Sense of safety comes from faith in numbers
It’s hard not to fall victim to the anecdote. Journalists especially love a good anecdote; there’s nothing better to add flavor to a story and help it come alive.
Even before the recent disappearance and murder of Patricia Guardado, you might have been hard pressed to find someone who had not heard a story or two about someone’s bad experience with crime on or around campus.
No campus or community will ever be perfectly safe. But like many students I feel safe, especially on campus, and that is because I know the numbers.
Journalists generally don’t consider themselves “math people,” but we tend to believe the numbers when it comes to statistics. And the numbers show that UALR is a safe campus.
In the last three years just 11 violent crimes have been reported either on-campus, in student residence, on the public property like streets and sidewalks surrounding the campus and in non-campus buildings and property controlled by student organizations or used by students for educational purposes.
In fact, compared to other campuses in Arkansas, UALR is the safest. That doesn’t mean that the surrounding areas are safe; we know they are not.
The tragic death of Guardado allows the campus community to reflect, and make proper changes. But remember, all of the security measures in place could not have stopped what happened. UALR police officers don’t have jurisdiction in the parking lot behind Burger King, where Guardado’s car was found. Campus officials can and are doing what they can to make everyone feel safe, but there’s only so much that can be done.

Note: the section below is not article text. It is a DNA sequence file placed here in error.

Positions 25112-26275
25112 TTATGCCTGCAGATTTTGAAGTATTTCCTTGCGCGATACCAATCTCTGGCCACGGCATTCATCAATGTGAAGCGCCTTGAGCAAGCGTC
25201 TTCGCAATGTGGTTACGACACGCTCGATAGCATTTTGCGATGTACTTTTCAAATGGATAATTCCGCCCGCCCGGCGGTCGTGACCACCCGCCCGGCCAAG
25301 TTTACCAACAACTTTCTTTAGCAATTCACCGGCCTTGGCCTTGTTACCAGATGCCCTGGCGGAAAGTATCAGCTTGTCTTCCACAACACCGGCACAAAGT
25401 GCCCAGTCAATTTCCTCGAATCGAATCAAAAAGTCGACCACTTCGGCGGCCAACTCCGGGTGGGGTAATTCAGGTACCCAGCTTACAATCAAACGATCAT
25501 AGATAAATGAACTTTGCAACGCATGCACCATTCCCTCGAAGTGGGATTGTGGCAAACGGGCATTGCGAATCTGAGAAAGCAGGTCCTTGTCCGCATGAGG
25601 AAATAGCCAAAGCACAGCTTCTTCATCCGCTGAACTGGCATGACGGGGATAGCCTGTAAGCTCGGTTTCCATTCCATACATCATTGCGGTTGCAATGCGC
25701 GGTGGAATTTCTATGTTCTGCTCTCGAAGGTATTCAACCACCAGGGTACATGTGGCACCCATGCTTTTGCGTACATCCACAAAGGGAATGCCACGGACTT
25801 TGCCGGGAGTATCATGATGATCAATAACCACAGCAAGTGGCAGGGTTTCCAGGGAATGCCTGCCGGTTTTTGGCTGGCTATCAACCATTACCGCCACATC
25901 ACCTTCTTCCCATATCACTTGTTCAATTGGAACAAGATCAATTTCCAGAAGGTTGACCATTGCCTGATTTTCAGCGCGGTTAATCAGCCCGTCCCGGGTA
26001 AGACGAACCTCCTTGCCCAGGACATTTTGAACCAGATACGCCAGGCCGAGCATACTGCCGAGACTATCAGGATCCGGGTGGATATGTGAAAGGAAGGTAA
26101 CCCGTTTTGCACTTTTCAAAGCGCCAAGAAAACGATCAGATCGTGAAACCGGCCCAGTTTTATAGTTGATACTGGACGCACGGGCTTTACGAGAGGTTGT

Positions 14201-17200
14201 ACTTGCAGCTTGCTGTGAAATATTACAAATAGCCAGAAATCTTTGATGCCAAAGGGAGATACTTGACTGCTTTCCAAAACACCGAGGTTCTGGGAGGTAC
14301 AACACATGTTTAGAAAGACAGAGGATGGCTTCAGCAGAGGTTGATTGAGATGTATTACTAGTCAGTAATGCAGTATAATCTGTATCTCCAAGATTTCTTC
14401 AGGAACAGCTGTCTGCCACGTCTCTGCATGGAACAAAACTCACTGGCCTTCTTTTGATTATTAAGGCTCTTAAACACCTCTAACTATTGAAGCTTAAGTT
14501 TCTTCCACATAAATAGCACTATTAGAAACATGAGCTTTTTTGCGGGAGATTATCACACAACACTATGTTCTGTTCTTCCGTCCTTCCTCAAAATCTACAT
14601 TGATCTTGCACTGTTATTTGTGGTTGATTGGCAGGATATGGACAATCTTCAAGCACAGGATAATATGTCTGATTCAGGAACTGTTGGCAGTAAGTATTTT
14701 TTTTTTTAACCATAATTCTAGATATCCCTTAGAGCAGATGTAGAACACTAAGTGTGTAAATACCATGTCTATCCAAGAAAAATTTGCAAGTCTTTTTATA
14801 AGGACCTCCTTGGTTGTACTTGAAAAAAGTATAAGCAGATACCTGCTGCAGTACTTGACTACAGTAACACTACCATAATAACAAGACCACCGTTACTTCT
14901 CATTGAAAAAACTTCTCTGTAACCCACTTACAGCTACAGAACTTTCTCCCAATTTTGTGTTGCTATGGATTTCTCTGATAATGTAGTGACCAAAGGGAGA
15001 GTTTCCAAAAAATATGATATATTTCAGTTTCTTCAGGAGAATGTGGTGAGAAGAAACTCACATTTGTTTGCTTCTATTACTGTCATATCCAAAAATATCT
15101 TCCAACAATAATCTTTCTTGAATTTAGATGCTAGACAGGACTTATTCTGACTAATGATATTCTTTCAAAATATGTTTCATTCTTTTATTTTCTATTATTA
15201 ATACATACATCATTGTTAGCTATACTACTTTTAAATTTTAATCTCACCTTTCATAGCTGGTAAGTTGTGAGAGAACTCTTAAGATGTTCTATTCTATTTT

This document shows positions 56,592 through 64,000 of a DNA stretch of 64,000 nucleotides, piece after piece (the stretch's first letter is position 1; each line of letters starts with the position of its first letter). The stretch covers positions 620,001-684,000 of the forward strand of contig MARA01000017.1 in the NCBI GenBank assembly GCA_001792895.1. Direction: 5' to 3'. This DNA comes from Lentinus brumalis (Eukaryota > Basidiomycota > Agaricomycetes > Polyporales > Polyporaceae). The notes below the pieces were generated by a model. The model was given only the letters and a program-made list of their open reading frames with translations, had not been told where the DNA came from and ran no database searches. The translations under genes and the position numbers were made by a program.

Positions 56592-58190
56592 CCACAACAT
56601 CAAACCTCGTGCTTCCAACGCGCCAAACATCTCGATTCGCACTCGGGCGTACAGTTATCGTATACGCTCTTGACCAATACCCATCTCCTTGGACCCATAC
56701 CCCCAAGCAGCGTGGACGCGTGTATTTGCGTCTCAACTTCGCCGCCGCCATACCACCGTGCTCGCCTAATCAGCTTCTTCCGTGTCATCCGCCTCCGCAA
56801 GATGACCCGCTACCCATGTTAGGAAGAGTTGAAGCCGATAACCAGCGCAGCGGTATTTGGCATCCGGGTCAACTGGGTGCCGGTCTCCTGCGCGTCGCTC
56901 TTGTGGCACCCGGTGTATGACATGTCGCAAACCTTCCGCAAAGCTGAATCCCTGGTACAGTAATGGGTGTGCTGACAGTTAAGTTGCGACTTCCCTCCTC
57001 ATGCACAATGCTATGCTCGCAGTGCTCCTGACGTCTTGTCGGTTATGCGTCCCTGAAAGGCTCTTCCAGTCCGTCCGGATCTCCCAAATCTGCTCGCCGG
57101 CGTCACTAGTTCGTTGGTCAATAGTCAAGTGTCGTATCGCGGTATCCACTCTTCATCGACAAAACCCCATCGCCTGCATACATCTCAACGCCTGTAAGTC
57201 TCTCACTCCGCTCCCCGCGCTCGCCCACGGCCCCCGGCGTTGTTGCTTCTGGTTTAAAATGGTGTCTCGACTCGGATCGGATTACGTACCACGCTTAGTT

Let’s be realistic people. We can’t let this one horrific event make us attack our campus police. Law enforcement officers are often seen as superhero-like figures that are expected to save the day no matter what. Once you get out of that fantasy mind set, you have to realize that they are human beings just like everyone else. The campus has over 13,000 students plus faculty and staff members. That number is larger than many cities in the state. During the safety discussion led by Chancellor Joel Anderson on Oct. 21, Lt. Terry Hastings with the Little Rock Police Department made a good point when he said most towns of that size don’t have anywhere near the officers that UALR does, which currently has 25.
Shuttle buses, escorts, additional blue-light phones – those are all great, but don’t let fear overcome you and cause you to become irrational.
Some students have even suggested that DPS officers stop people on campus and ask for identification. This is no answer to concerns over safety. UALR is a public institution and students and people in the community come and go freely.
It is great that many people are interested in being apart of the campus discussion of safety, but be careful what you wish for. If security measures get taken too far we could be having to take off our shoes before we go into class and having to pitch any containers of liquid that are more than three ounces.